Hello SOTGC community,
There are a number of reports that you can run to understand the return on investment (ROI) of your marketing efforts. But what are the best key performance indicators to review? Basic reports you should run to help with the copious amounts of data you have available, without having to dive in too deep, are:
- Revenue Reporting
- Channel-Specific Traffic
- Blog Leads Reporting
- All New Contacts by Referral Source
- Contacts by Lifecycle Stage
- Leads by Campaign
These are important to get a full view of your sales funnel. Having the ability to dive in further to see where your leads and traffic are coming from, when they converted, what content they interacted with, and how long they took to close are important to uncover actionable and meaningful data.
*Note: You will need some type of marketing software to do this, so finding one that works for your needs as a business is best as there are several to choose from varying from enterprise to basic features. You will also be able to export the data from the software you choose and manipulate it in Excel using pivot tables if need be.
It is essential to tie your marketing efforts back to the amount of revenue generated by campaigns in a particular channel. That way, marketers can see the success of certain channels over others, allowing smarter investments to be made based on which channels generate the most revenue. If you’re a B2B sales oriented business, it will be more important to create reports on company data instead of individual contact data.
Looking at revenue results of different channels shows where you had the most success. You can use this data to decide what efforts in marketing to invest in moving forward. For example, if offline sources are generating more revenue than direct traffic, then you can make actionable budget and marketing decisions with that information moving forward. These reports should be run monthly, quarterly, semi-annually, and annually. For PPC campaigns on Google or social media, we recommend running them weekly.
Knowing where your traffic is coming from helps you make decisions strategically as you invest in different channels. If you see strong performance from a particular channel source, you may decide to invest additional resources in it. Or you may decide to invest in some of the channels that are weaker to get them up to par with high performing channels. Regardless of what you decide, source data will help figure that out. This data should be pulled weekly to provide up-to-date information on how channels are performing.
Blog Leads Report
Blogs are a marketer’s best friend. There’s a direct correlation between the number of times a business blogs and the number of leads they generate. So it’s crucial that you watch how well your blogs are growing that critical metric. A blog leads report is a fast way to see how many leads are coming in and by what topics/keywords. This report is a good way to dive into what channels are strongest for your blog, where you could spend more promotion time, and how well your blog content performs over time. This data should be pulled monthly to help you adjust your content strategy for the coming quarter.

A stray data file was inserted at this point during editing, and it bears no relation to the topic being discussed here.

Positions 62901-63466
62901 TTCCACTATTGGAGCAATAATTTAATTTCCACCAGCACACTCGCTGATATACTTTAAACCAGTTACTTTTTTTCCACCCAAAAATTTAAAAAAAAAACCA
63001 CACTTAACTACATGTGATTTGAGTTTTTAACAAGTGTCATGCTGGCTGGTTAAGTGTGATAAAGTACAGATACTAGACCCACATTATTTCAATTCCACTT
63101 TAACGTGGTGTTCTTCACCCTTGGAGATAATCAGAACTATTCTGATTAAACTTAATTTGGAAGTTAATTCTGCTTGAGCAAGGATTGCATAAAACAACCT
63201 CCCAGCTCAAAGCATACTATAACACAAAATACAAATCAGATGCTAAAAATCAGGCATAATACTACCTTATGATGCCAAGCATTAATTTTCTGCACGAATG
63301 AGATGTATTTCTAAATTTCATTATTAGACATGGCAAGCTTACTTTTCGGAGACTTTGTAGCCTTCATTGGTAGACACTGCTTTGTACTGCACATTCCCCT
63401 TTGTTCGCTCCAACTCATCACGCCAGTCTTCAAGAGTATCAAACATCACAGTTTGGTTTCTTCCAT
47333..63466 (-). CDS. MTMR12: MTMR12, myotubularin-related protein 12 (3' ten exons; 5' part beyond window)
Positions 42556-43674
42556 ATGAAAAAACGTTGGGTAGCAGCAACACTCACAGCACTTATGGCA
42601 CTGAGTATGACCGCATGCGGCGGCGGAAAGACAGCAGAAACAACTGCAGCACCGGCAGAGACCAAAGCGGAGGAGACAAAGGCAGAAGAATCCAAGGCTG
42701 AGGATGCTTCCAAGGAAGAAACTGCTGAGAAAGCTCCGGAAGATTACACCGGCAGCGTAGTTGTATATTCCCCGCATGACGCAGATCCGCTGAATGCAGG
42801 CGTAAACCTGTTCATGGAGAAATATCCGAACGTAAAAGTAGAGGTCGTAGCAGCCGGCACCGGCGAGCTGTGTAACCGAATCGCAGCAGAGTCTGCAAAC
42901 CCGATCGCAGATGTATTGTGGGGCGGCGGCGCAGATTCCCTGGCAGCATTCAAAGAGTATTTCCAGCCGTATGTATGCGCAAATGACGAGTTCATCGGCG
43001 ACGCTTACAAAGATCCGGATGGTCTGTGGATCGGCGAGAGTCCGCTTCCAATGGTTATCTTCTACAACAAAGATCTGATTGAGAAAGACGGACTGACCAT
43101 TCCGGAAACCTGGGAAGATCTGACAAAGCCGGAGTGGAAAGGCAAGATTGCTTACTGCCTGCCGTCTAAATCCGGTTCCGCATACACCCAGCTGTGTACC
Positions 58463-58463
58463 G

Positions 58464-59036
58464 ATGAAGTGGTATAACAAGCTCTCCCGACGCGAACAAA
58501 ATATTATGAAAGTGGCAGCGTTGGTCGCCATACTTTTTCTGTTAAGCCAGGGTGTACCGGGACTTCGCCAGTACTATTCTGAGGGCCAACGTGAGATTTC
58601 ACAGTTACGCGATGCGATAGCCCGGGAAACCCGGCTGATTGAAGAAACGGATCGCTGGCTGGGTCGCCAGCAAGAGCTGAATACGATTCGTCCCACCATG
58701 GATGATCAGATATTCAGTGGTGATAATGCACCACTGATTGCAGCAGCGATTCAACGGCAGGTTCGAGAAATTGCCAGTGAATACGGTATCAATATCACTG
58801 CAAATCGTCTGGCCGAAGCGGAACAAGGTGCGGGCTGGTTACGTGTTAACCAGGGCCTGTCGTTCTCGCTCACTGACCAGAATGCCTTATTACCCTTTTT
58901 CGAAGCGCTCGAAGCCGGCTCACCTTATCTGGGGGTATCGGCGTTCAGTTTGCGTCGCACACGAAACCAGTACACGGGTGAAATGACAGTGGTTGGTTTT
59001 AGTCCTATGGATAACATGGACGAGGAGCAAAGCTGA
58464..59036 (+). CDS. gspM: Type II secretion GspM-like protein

All New Contacts by Referral Source
Every marketer needs a good idea of their buyer personas, but you need to do a little more than just understand them. It’s important to track new contacts you’re actually adding to your database based on their referral source. Diving into this report helps you allocate resources wisely and grow different segments of your business. You can create tiers of high performing referral sources/partner programs so that you invest time and resources into the ones that deliver rather than spread yourself thin over all. Pulling this report on a monthly basis provides insight into how people perform and may even shed some light into an imbalance in resources that have been dedicated to certain personas.
Contacts by Lifecycle Stage
Lifecycle stage is another statistic to look at in order to segment your database. This will give you an idea of how many opportunities, subscribers, leads, customers, etc. you have in your database over a particular time period. This information will help you understand if you should focus on closing your current leads in your pipeline or you need to generate more leads. It will also help you understand the quality of your current database.
This report gives you an outline of how many leads were generated by each lifecycle stage. It will also give you a visual view so you can see how these leads are moving through your pipeline. It should be run and evaluated weekly.
Leads Broken Down by Campaign
If your business does inbound marketing, you’re going to have a lot of content on your website. Figuring out what content is performing the best is vital as you plan your content strategy. Maybe certain types of offers like webinars are more popular than whitepapers, for example. Or which topics resonate better with your audience over others. Your audience’s content preferences are very valuable information to have so you cater to their interests. Once your campaign has been live for a few weeks, look at its performance compared to some of the others. Look for trends based on the information to figure out which ones you should promote more and which ones should possibly take the back burner. How many campaigns you do and the timeframe between offers will determine the frequency of running the reports. Generally, you will want to do a weekly campaign report and a monthly/quarterly comparison report.
Understanding your metrics will determine success of future campaigns. There are a lot of pieces to the puzzle, and it is easy to get overwhelmed if you do not have a sales or marketing manager in charge of it. Need team development/training? Process creation? Or perhaps it’s best for your organization to outsource this work? Contact Blue Ocean Principles, a full-stack marketing agency for assistance.